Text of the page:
Down and Out in Beverly Hills (1986): Mazursky’s Great Comedy

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Tribute to Paul Mazursky

Mazursky’s second tribute to classic French cinema was the 1986 American comedy, Down and Out in Beverly Hills, based on Jean Renoir’s great 1932 film, Boudu sauvé des eaux (“Boudu Saved from Drowning”).

The tale concerns a rich but dysfunctional couple who save the life of a suicidal homeless man

David “Dave” Whiteman (Dreyfuss) and his wife, Barbara (Midler), are a couple whose 20-year marriage has become barren and unfulfilling. Dave is having an affair with the lmaid (Elizabeth Peña), while Barbara tries to relieve her anxieties by experimenting with various New Age therapies.

A “down and out” homeless man named Jerry Baskin (Nolte) wanders into the backyard of the Whitemans’ Beverly Hills home, and tries to drown himself in the pool. Dave helps Jerry get back on his feet.

 

Down_and_Out_in_Beverly_Hills_5_mazurskyThough the family members are initially repelled and disgusted by Jerry, gradually, they end up growing fond of him, which results in all kinds of complications.

Soon, Jerry gets involved with all the family members. There’s an “everyone into the pool” sequence that tries too hard but is funny. The saga’s ending is much softer than Renoir’s, but on its own terms, the film is successful.

Jerry’s highly developed interpersonal gifts eventually rub Dave the wrong way. After all, he’s the Good Samaritan who rescued this loser and gave him an education in what it takes to achieve the good life. But, in the last analysis, Dave begins to see the world around him with fresh eyes.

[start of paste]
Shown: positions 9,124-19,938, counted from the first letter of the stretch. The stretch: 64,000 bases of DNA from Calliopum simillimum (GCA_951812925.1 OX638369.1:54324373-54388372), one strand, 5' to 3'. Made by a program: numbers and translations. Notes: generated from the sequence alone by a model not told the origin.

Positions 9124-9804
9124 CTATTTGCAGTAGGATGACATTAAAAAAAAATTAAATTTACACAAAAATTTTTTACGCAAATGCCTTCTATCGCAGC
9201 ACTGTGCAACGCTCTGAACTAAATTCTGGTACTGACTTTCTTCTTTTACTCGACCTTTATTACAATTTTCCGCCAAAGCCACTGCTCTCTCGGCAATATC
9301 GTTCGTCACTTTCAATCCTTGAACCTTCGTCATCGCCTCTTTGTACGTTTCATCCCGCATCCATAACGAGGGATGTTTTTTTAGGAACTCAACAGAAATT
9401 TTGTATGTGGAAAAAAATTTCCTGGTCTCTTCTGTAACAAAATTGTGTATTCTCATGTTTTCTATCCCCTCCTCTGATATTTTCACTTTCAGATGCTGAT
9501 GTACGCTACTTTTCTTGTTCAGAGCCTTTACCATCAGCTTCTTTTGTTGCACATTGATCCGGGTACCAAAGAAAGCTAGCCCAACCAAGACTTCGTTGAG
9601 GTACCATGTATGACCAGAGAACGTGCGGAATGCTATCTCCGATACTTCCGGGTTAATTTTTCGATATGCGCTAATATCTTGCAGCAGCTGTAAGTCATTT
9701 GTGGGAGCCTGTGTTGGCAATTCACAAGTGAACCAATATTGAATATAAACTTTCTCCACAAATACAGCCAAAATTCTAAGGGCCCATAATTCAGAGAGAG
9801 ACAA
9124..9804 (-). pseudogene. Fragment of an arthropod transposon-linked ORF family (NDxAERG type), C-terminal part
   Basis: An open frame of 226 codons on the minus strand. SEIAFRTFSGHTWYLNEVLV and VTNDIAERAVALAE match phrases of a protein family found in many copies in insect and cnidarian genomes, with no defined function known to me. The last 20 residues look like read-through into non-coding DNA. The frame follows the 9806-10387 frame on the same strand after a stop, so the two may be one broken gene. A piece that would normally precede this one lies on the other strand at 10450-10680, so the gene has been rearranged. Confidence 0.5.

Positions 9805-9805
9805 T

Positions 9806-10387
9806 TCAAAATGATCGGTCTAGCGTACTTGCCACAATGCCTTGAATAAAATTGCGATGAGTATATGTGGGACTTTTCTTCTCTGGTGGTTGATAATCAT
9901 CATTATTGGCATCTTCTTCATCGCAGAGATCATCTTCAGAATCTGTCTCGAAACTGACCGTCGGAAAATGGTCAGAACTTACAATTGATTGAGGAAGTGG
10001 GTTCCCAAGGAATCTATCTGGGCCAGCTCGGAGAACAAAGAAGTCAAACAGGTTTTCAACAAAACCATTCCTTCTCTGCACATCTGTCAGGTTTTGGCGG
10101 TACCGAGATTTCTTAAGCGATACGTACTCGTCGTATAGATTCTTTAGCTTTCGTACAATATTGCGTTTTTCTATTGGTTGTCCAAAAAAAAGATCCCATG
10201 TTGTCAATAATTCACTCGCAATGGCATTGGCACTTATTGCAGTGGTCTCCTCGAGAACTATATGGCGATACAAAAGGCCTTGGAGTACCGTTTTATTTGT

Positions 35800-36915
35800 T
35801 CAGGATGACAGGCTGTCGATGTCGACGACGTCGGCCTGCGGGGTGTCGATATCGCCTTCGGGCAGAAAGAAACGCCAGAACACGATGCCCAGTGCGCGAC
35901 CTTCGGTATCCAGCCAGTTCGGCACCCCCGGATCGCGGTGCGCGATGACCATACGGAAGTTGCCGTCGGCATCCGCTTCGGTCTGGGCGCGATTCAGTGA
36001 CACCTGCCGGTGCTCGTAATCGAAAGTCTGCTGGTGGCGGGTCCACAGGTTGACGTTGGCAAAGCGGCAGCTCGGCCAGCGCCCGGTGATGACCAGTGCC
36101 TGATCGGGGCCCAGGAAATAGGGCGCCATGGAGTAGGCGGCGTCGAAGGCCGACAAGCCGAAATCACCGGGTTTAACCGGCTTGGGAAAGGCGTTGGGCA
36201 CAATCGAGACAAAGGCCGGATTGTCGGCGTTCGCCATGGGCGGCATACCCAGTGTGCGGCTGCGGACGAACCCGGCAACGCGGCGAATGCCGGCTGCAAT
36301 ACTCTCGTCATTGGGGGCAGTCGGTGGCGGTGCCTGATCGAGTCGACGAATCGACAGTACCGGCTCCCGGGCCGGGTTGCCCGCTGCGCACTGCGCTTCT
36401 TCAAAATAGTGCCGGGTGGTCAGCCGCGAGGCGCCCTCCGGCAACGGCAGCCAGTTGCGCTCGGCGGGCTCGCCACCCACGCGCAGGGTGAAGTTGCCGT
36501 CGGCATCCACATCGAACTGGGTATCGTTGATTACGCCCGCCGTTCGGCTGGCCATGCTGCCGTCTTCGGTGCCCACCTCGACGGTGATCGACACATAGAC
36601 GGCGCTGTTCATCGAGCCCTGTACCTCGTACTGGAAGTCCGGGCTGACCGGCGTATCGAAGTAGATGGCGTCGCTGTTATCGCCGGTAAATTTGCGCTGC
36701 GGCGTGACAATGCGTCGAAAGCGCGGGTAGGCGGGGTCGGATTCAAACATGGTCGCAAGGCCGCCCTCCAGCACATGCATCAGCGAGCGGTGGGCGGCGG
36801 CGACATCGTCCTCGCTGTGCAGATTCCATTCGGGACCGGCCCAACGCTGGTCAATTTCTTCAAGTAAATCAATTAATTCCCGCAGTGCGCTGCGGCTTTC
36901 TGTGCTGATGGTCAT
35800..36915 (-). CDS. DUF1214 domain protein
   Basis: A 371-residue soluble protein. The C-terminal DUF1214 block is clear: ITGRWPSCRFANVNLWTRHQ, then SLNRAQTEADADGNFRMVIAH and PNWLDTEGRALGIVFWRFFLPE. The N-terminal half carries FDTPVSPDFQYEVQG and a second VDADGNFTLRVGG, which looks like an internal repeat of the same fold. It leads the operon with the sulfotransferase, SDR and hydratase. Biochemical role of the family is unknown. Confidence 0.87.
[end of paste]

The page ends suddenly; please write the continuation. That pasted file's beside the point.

Down_and_Out_in_Beverly_Hills_4_nolte_mazurskyThe film flaunts the liberal humanism of Mazursky, who obviously cherishes the eccentricities of Americans of all stripes. This comedy of manners, co-scripted by Masursky with Leon Capetanos is based on Rene Fauchois’ play “Boudu Sauve des Eaux” (upon which Renoir’s 1932 movie is based), about a Paris bum who plunges into the Seine to end his life and is rescued by a bookseller. Now the bum is in Beverly Hills and the water is the Whitemans’ pool.

“Down and Out in Beverly Hills” is filled with hilarious incidents (including several occasions when Maltisse sets off the fire alarm which summons the security firm, and clever one-liners, as when Dave describes his daughter’s visits home as “a blur with a nice smell.”

Down_and_Out_in_Beverly_Hills_3_nolte_mazurskyMazursky draws out top- notch performances from the versatile cast and an especially winning one from Little Richard, as the Whiteman’s next-door neighbor, a record producer who entertains a very funny party. Mike the dog steals every scene he is in, particularly in a scene when Jerry shows Matisse that his dog food is eatable. You may spot Mazursky in a bit part as an accountantMade on the average budget of $14 million, the film was one of Mazursky’s most commercial pictures, grossing over 93 million in the U.S. alone. The film’s appeal was largely enhanced by the trio of stars, Nick Nolte, Bette Midler and Richard Dreyfuss, all very hot and in great demand in the 1980s.

Down_and_Out_in_Beverly_Hills_4_nolte_mazurskyThe musician Little Richard also makes an appearance, and contributed the song “Great Gosh a’Mighty” to the soundtrack. The song’s success led to a revitalization of his career.

Released by Touchstone, a film label that Disney created, Down and Out in Beverly Hills is the first R-rated film ever released by the company. The R rating is due to profanity as well as a brief scene showing a maid having sex in bed.

 

Down_and_Out_in_Beverly_Hills_1_nolte_mazurskyCast

Nick Nolte – Jerry Baskin

Bette Midler – Barbara Whiteman

Richard Dreyfuss – David ‘Dave’ Whiteman

Elizabeth Peña – Carmen the Maid

Little Richard – Orvis Goodnight

Evan Richards – Max Whiteman

Tracy Nelson – Jenny Whiteman